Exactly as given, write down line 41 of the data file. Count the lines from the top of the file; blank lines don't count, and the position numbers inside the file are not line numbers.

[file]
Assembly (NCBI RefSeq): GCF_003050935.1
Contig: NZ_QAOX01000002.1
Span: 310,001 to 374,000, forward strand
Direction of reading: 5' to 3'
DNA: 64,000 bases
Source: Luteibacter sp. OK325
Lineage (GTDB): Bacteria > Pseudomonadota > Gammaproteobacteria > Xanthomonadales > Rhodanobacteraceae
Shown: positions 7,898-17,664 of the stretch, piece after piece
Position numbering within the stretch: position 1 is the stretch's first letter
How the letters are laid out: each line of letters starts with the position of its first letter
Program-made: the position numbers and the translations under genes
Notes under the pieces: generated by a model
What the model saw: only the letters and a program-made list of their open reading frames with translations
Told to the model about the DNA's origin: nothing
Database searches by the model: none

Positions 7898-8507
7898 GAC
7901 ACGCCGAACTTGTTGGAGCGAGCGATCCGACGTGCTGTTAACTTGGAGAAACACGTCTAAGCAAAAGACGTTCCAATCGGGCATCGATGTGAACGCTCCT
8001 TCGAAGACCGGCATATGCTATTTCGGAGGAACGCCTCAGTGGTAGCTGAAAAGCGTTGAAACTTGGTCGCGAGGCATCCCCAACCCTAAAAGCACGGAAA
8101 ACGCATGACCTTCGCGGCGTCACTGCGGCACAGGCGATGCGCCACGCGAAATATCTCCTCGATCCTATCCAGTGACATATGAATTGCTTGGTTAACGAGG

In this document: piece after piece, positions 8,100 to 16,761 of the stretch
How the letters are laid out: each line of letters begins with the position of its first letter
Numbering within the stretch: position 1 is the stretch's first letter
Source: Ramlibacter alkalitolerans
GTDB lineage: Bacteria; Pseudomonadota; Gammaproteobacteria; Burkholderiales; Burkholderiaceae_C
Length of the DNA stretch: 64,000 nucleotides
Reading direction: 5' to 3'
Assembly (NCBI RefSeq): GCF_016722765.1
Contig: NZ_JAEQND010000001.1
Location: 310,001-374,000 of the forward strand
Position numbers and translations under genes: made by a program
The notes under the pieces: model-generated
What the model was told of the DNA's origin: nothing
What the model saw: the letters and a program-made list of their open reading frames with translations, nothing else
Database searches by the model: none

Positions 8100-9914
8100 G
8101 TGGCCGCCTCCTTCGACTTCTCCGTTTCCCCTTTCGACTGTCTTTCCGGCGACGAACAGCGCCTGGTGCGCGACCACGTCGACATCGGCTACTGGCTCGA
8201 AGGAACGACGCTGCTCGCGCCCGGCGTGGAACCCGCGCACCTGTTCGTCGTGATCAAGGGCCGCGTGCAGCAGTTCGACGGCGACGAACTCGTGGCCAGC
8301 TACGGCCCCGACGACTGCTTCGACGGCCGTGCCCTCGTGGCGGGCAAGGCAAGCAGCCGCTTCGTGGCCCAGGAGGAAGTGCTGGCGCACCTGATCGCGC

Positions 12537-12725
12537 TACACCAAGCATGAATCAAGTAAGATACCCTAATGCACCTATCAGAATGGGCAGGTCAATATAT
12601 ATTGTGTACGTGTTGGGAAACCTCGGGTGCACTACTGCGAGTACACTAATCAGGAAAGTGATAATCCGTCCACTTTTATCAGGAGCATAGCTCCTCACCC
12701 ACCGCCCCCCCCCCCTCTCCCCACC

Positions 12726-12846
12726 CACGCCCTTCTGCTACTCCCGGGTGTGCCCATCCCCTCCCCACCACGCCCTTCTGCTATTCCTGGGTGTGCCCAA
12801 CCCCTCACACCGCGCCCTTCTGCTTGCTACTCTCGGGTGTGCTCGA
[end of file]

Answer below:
Positions 12537-12725